1. President Obama’s opening lines at the U.N. on Tuesday looked down on people who would think to settle disputes with war. Obama was disingenuously avoiding the fact that earlier this month he sought to drop missiles into a country to “send a message” but was blocked by the US Congress, the UN, the nations of the world, and popular opposition — after which Obama arrived at diplomacy as a last resort.

2. “It took the awful carnage of two world wars to shift our thinking.” Actually, it took one. The second resulted in a half-step backwards in “our thinking.” The Kellogg-Briand Pact banned all war. The UN Charter re-legalized wars purporting to be either defensive or UN-authorized.

3. “[P]eople are being lifted out of poverty,” Obama said, crediting actions by himself and others in response to the economic crash of five years ago. But downward global trends in poverty are steady and long pre-date Obama’s entry into politics. And such a trend does not exist in the US.

4. “Together, we have also worked to end a decade of war,” Obama said. In reality, Obama pushed Iraq hard to allow that occupation to continue, and was rejected just as Congress rejected his missiles-for-Syria proposal. Obama expanded the war on Afghanistan. Obama expanded, after essentially creating, drone wars. Obama has increased global US troop presence, global US weapons sales, and the size of the world’s largest military. He’s put “special” forces into many countries, waged a war on Libya, and pushed for an attack on Syria. How does all of this “end a decade of war”? And how did his predecessor get a decade in office anyway?

5. “Next year, an international coalition will end its war in Afghanistan, having achieved its mission of dismantling the core of al Qaeda that attacked us on 9/11.” In reality, Bruce Riedel, who coordinated a review of Afghanistan policy for President Obama said, “The pressure we’ve put on [extremist forces] in the past year has also drawn them together, meaning that the network of alliances is growing stronger not weaker.” (New York Times, May 9, 2010.)

6. “We have limited the use of drones.” Bush drone strikes in Pakistan: 51. Obama drone strikes in Pakistan: 323.

7. “… so they target only those who pose a continuing, imminent threat to the United States where capture is not feasible.” On June 7, 2013, Yemeni tribal leader Saleh Bin Fareed told Democracy Now that Anwar al Awlaki could have been turned over and put on trial, but “they never asked us.” In numerous other cases it is evident that drone strike victims could have been arrested if that avenue had ever been attempted. A memorable example was the November 2011 drone killing in Pakistan of 16-year-old Tariq Aziz, days after he’d attended an anti-drone meeting in the capital, where he might easily have been arrested — had he been charged with some crime. This week’s drone victims, like all the others, had never been indicted or their arrest sought.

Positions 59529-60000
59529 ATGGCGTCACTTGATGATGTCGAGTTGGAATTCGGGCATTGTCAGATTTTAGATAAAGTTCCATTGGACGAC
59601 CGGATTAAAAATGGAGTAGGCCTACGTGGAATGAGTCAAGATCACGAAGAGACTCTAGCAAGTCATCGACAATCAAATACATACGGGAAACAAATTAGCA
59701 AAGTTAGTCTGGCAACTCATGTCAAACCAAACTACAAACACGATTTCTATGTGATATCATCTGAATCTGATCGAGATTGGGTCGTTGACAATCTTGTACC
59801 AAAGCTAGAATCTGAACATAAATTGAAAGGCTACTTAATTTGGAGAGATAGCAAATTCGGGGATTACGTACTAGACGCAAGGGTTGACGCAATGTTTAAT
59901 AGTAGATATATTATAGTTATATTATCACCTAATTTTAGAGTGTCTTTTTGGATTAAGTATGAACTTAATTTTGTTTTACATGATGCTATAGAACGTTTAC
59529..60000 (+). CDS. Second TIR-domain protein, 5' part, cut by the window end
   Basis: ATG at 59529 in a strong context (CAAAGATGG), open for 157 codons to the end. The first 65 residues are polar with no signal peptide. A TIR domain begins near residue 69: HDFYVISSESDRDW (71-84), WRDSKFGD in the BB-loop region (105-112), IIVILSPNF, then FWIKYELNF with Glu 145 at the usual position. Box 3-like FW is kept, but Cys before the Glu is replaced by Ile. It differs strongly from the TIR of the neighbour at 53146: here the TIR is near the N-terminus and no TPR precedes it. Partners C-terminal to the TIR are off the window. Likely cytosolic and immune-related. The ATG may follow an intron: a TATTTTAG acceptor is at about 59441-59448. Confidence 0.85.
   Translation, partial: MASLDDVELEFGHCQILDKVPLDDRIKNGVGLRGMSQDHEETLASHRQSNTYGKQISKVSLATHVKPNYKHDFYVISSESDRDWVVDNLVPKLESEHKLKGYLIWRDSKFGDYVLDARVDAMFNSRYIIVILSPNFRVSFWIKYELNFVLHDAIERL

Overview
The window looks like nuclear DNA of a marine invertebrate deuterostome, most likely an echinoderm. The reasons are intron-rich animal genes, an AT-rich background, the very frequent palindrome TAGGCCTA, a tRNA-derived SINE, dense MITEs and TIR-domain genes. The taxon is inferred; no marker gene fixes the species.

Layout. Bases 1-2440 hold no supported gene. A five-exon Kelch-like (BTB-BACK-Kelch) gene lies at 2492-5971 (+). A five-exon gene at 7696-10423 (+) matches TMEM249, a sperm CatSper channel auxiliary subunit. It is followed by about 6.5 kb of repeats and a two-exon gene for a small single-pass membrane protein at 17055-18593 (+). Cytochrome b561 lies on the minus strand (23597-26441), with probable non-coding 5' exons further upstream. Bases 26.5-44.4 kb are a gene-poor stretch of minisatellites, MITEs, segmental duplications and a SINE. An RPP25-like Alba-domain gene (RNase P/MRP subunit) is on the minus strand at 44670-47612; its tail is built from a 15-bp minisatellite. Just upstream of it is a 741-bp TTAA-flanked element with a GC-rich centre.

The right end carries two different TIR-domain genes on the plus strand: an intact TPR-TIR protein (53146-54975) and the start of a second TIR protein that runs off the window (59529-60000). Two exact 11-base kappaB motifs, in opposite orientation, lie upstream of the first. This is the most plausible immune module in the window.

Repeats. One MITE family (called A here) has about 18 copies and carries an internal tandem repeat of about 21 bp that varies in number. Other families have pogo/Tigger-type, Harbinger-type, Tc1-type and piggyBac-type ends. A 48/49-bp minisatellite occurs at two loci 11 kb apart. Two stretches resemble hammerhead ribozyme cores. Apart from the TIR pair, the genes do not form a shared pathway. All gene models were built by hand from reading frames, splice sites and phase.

8. “… and there is a near certainty of no civilian casualties.” There are hundreds of confirmed civilian dead from US drones, something the Obama administration seems inclined to keep as quiet as possible.

9. “And the potential spread of weapons of mass destruction casts a shadow over the pursuit of peace.” In reality, President Obama is not pursuing peace or the control of such weapons or their reduction and elimination in all countries, only particular countries. And the United States remains the top possessor of weapons of mass destruction and the top supplier of weapons to the world.

10. “[In Syria, P]eaceful protests against an authoritarian regime were met with repression and slaughter. … America and others have worked to bolster the moderate opposition.” In fact, the United States has armed a violent opposition intent on waging war and heavily influenced if not dominated by foreign fighters and fanatics.

11. “[T]he regime used chemical weapons in an attack that killed more than 1,000 people, including hundreds of children.” Maybe, but where’s the evidence? Even Colin Powell brought (faked) evidence.

12. “How should we respond to conflicts in the Middle East?” This suggests that the United States isn’t causing conflicts in the Middle East or aggravating them prior to altering its position and “responding.” In fact, arming and supporting brutal regimes in Bahrain, Egypt, Yemen, Jordan, Israel, etc., is behavior that could do a great deal of good simply by ceasing.

13. “How do we address the choice of standing callously by while children are subjected to nerve gas, or embroiling ourselves in someone else’s civil war?” That isn’t a complete list of choices, as Obama discovered when Russia called Kerry’s bluff and diplomacy became a choice, just as disarmament and de-escalation and pressure for a ceasefire are choices. Telling Saudi Arabia “Stop arming the war in Syria or no more cluster bombs for you,” is a choice.

14. “What is the role of force in resolving disputes that threaten the stability of the region and undermine all basic standards of civilized conduct?” Force doesn’t have a role in civilized conduct, the most basic standard of which is relations without the use of force.

15. “[T]he international community must enforce the ban on chemical weapons.” Except against Israel or the United States.

16. “… and Iranians poisoned in the many tens of thousands.” This was good of Obama to recognize Iran’s suffering, but it would have been better of him to recall where Iraq acquired some of its weapons of mass destruction.

17. “It is an insult to human reason — and to the legitimacy of this institution — to suggest that anyone other than the regime carried out this attack.” Really? In the absence of evidence, skepticism isn’t reasonable for this Colin-Powell institution, the same UN that was told Libya would be a rescue and watched it become a war aimed at illegally overthrowing a government? Trust us?